Albert Mehrabian’s 7-38-55 Communication model says that 7% of the meaning of feelings and attitudes takes place through the words we use in spoken communications, while 38% takes place through tone and voice and the remaining 55% of communication of these factors take place through the body language we use (specifically our facial expressions).

Summary by The World of Work Project

Mehrabian’s 7-38-55 Communication Model

We are often told that tone, body language, nuance and facial expressions play a huge role in the our communications. And that this is particularly the case when we are communicating in situations where understanding emotions and attitudes is important. 

Based on research, Albert Mehrabian has concluded that only 7% of feelings and attitudes takes place through the words we use in spoken communications, while 38% takes place through tone and voice and the remaining 55% take place through body language.

Mehrabian's 7-38-55 Communication Model shown as a pie chart
Mehrabian’s 7-38-55 Communication Model shown as a pie chart

How many times have you had a conversation with someone where they are saying one thing, but all the signals they are putting out are saying something completely different? For example, you might be asking someone if they are happy with the piece of work you have delegated to them. They might be using words to say that “yes” they are, but their tone and body language might be making it clear that they are not.

So What?

A lesson we can draw from this research is that we need to pay attention to far more than just the words others are using when we communicate with them. Similarly, we should also be aware of what we communicate to others through our tone and body language, not just our words. We convey huge amounts of information this way. As leaders and managers, it’s important that we understand what we’re communicating and that we try and communicate intentionally.

Also, we should also ensure that we can listen effectively. One way to think about this is the SIER Hierarchy of Active Listening, another is the Six Facets of Effective Listening for Better Connection. Of course, listening too is about more than just words. We need to learn to observe tone and body language, and understand what people are really communicating to us.

Learning More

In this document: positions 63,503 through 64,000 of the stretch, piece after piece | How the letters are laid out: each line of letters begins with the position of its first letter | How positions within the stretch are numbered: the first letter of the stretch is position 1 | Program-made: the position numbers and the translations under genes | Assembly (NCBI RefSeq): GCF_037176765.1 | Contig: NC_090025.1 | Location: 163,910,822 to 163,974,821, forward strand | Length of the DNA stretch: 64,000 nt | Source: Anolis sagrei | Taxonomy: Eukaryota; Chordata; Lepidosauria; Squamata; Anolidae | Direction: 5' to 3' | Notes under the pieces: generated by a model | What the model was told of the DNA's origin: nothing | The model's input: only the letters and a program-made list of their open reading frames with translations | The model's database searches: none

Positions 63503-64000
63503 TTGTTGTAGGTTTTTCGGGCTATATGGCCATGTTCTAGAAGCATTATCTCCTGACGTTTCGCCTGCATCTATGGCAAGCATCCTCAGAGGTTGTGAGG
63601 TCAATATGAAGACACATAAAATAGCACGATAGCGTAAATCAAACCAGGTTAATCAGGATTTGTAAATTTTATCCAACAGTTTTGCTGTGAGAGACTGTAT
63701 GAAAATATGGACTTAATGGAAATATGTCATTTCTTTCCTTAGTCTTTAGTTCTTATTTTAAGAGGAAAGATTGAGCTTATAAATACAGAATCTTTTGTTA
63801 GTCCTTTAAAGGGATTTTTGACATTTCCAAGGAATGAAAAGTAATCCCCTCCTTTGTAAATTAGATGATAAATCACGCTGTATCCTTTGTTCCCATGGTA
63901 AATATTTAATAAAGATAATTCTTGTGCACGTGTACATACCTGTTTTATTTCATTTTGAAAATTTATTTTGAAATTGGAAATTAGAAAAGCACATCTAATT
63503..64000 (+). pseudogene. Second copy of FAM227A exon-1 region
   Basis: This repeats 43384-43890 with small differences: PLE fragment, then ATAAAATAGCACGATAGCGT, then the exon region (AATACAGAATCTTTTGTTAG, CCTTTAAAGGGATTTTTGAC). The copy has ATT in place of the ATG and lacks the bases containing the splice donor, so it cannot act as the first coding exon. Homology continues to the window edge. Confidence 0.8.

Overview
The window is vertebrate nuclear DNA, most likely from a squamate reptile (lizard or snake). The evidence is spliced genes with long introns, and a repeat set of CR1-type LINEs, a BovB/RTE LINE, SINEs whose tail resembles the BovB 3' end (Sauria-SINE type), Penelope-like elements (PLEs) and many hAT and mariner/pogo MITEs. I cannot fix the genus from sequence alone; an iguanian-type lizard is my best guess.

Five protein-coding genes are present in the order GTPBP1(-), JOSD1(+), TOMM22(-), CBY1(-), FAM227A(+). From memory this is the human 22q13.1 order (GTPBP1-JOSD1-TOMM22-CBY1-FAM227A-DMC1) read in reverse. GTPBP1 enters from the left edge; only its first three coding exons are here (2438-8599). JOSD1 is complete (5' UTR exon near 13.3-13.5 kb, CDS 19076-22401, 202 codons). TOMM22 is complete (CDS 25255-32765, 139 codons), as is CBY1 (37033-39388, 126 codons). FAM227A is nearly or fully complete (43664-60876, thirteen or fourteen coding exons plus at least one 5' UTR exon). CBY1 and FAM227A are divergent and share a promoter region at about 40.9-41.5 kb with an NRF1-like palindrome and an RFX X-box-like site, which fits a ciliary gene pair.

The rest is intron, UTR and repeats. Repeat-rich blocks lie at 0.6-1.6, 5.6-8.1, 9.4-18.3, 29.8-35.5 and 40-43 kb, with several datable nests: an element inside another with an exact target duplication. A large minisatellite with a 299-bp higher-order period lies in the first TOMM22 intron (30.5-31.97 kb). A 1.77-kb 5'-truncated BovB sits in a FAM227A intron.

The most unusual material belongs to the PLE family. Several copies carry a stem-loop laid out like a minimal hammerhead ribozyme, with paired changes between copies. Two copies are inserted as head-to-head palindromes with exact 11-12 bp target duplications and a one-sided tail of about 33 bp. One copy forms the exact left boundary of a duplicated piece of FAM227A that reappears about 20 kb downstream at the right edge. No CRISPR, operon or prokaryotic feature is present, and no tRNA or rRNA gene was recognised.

Effective communication is a key skill in the world of work. We’ve written several other posts on the topic. These include the tongue in cheek ABCs of communication, the 7 Cs of communication and 10 Tips for Better Presentations. We’ve also written a bit on persuasion and influence. Posts include Cialdini’s 6 Principles of Persuasion and Monroe’s Motivated Sequence.

We’ve also explored the important role that communications and stories play in organizational change. You might enjoy this podcast which explores that idea.

The World of Work Project View

We are slightly wary of the precise numbers within Mehrabian’s 7-38-55 Communication Model from a work context, but that’s not really the point of the model. Even Professor Mehrabian called out words of caution around the absolute accuracy of these percentage in his work. He noted that his research focused on the communication of emotions and feeling, and acknowledged that contributing factors will be quite different when different topics are being discussed.

Regardless of the exact accuracy of the model, or the specific topics of conversation that it relates to, we like it. We think the underlying message, that words alone don’t constitute communication, is very important.

Many individuals and leaders fail to appreciate the importance of other means of communication. By focusing on non-verbal signs from others they can improve their awareness of others and their awareness of the impact of their words and actions on others.

In addition, we know that huge amounts of interpretation of what is said comes from the context of a conversation, and the listeners experience and prior knowledge. The Beholder’s Share is an interesting aspect of this. Of course, language is a limiting factor too.

We know that many people have strong views about this model, and we apologise if we are missing some of the nuance in this summary. 

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Sources and Feedback

Mehrabian, A., 1981. Silent Messages. Belmont, Calif.: Wadsworth Pub. Co.

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